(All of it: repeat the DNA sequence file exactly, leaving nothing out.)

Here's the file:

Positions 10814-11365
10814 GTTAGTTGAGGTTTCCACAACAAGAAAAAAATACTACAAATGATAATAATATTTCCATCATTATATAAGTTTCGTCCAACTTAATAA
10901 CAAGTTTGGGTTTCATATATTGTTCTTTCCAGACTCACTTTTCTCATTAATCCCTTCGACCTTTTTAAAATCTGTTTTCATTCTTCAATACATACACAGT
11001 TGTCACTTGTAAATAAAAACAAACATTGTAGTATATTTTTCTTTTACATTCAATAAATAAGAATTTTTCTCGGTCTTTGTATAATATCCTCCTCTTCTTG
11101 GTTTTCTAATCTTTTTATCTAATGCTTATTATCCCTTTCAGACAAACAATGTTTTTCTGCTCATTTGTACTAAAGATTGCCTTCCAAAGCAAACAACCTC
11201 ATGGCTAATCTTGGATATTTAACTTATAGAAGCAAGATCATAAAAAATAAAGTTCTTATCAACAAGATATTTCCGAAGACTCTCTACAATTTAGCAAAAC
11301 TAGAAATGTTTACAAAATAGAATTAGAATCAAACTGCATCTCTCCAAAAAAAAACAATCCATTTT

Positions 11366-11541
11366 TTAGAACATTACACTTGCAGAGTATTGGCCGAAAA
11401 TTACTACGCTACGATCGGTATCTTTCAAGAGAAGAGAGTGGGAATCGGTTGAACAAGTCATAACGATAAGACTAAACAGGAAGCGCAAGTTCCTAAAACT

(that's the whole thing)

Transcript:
Positions 10814-11365
10814 GTTAGTTGAGGTTTCCACAACAAGAAAAAAATACTACAAATGATAATAATATTTCCATCATTATATAAGTTTCGTCCAACTTAATAA
10901 CAAGTTTGGGTTTCATATATTGTTCTTTCCAGACTCACTTTTCTCATTAATCCCTTCGACCTTTTTAAAATCTGTTTTCATTCTTCAATACATACACAGT
11001 TGTCACTTGTAAATAAAAACAAACATTGTAGTATATTTTTCTTTTACATTCAATAAATAAGAATTTTTCTCGGTCTTTGTATAATATCCTCCTCTTCTTG
11101 GTTTTCTAATCTTTTTATCTAATGCTTATTATCCCTTTCAGACAAACAATGTTTTTCTGCTCATTTGTACTAAAGATTGCCTTCCAAAGCAAACAACCTC
11201 ATGGCTAATCTTGGATATTTAACTTATAGAAGCAAGATCATAAAAAATAAAGTTCTTATCAACAAGATATTTCCGAAGACTCTCTACAATTTAGCAAAAC
11301 TAGAAATGTTTACAAAATAGAATTAGAATCAAACTGCATCTCTCCAAAAAAAAACAATCCATTTT

Positions 11366-11541
11366 TTAGAACATTACACTTGCAGAGTATTGGCCGAAAA
11401 TTACTACGCTACGATCGGTATCTTTCAAGAGAAGAGAGTGGGAATCGGTTGAACAAGTCATAACGATAAGACTAAACAGGAAGCGCAAGTTCCTAAAACT